Syd said...

It is a life long issue but hopefully not a life-long struggle. There can be happiness.

jackandaisy said...

thank you for posting this. my son is 22 also. and i always add that he is an immature 22. right now he has been clean for about 40 days only. so he is very raw. after spending a few hours with him spread over a few days we all started relaxing a bit. but it is tense. he is like the puzzle piece trying to fit in now. but i suppose it is necessary for us all to go through this.

right now i believe my son is abstaining from using, i don't think he has truly embraced sobriety. i don't know if he can at this age yet.

i just thank God for the moment we are in and i feel that each day i am more and more prepared to deal with this disease. but it takes work on my part too.

thank you for sharing this really important post.

daisy

Erin said...

Thanks for sharing this Ron. My son also has only been clean for a few short months. In the beginning he was very emotional cried a lot over many things, he was actually experiencing emotions and feeling his feelings instead of drowning them with heroin or whatever other opiate he could get his hands on. My son also was a high achiever all the way through high school, well until his senior year when he started using drugs. I think that they are forever changed, the person that I knew is no more. This is not to say that the clean person that he is today is bad, just different, it is nice to be able to just enjoy a meal together, to talk about his job and everyday things. I am praying that as Syd said that this is not a life long struggle. And as Daisy said I thank God for these moments that I share with him. I am so grateful that we have finally found a counselor that he can relate with he came back from a session last week and said Mom, you finally found one that I like, and I could tell that he had really gleaned much from him. Sometimes you have to go through several we sure did, until you find the right fit. I kind of feel like their maturity level stopped when they started using and that they have much growth to do. That's okay he is only 22. This is the child that God has given me and in spite of everything I am grateful for the gift of my son.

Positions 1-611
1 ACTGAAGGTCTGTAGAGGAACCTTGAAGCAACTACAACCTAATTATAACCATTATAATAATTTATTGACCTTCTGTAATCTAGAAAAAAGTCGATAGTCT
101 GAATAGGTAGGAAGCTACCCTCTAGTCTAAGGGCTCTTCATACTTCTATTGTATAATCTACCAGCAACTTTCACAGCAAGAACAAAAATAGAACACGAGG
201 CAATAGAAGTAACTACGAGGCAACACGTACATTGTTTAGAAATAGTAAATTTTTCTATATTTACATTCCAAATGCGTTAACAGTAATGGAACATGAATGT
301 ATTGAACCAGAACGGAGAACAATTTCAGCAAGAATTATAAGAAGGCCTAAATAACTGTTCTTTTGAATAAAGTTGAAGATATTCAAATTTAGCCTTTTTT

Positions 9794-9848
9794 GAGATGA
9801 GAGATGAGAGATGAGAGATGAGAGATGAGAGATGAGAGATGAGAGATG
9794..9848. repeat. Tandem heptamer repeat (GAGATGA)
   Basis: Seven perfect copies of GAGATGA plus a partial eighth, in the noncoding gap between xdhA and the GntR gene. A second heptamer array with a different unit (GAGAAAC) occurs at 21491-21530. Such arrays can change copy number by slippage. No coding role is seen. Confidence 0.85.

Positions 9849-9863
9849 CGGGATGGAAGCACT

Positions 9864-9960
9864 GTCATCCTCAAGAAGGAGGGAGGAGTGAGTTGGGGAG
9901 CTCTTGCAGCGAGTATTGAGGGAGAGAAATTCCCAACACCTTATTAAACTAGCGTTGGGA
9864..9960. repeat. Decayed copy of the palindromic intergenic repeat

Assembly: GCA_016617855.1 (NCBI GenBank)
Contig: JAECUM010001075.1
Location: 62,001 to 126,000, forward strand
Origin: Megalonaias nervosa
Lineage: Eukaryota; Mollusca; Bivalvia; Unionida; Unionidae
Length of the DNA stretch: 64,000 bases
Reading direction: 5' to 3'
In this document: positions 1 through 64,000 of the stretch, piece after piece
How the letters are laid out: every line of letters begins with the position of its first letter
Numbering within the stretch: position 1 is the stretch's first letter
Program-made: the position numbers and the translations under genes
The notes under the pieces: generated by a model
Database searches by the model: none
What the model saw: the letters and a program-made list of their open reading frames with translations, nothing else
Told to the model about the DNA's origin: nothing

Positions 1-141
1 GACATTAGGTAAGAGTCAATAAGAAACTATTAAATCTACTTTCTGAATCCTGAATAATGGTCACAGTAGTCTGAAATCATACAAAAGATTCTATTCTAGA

Dad and Mom said...

Erin,

I completely agree with you when you say, they stop maturing the minute they begin using. I have thought that for a long time.

Tempering the expectations is the hardest thing.

Accept instead of expect. (I keep reminding myself and repeating)

LisaC said...

Ron, I read this post the same day you put it up, but I didn't have a comment to make. Today I'm commenting because I saw your comment on my last post (9/1/2010), and I cried (honestly) when I read it. Thank you, and I look forward to sharing your comment to Bryan with him.

THE OLD GEEZER said...

I added myself to follow your blog. You are more than welcome to visit mine and become a follower if you want to.

God Bless You ~Ron

Barbara said...

You did a great job answering this. I relate to so much of it. Keven was always going to be the "first one in our family" to go to college. He was going to be successful. He had goals and plans for his future...until he "met" heroin. Now, like you, I just want him to be happy, to be "normal" to live a decent and healthy life without drugs. I still don't see the humility in him that you are seeing in Alex but I have hope for it.

The progress Alex has made seems genuine this time and I hope he feels the difference and continues down this path. He has an awesome family (mafia or not...)

BMelonsLemonade said...

I visited your son's blog. And I hope I was able to offer some support. The first few months are really hard. So many people think that once you get through the withdrawal it is smooth sailing, but it is not. I thought that too, before I was clean for a substantial amount of time. It takes months to be somewhat normal and it can take years to wake up in the morning and have your first thought be something other than heroin. But, when that finally happened...I knew I was really better. The thought pattern was broken, finally. It is so, so hard those first few months. Reading your son's post, I was flooded with memories of those days. And it was REALLY hard then. But, not impossible. He is lucky to have you two in his corner. I will be checking on him regularly. And I am honored you asked me to visit his blog.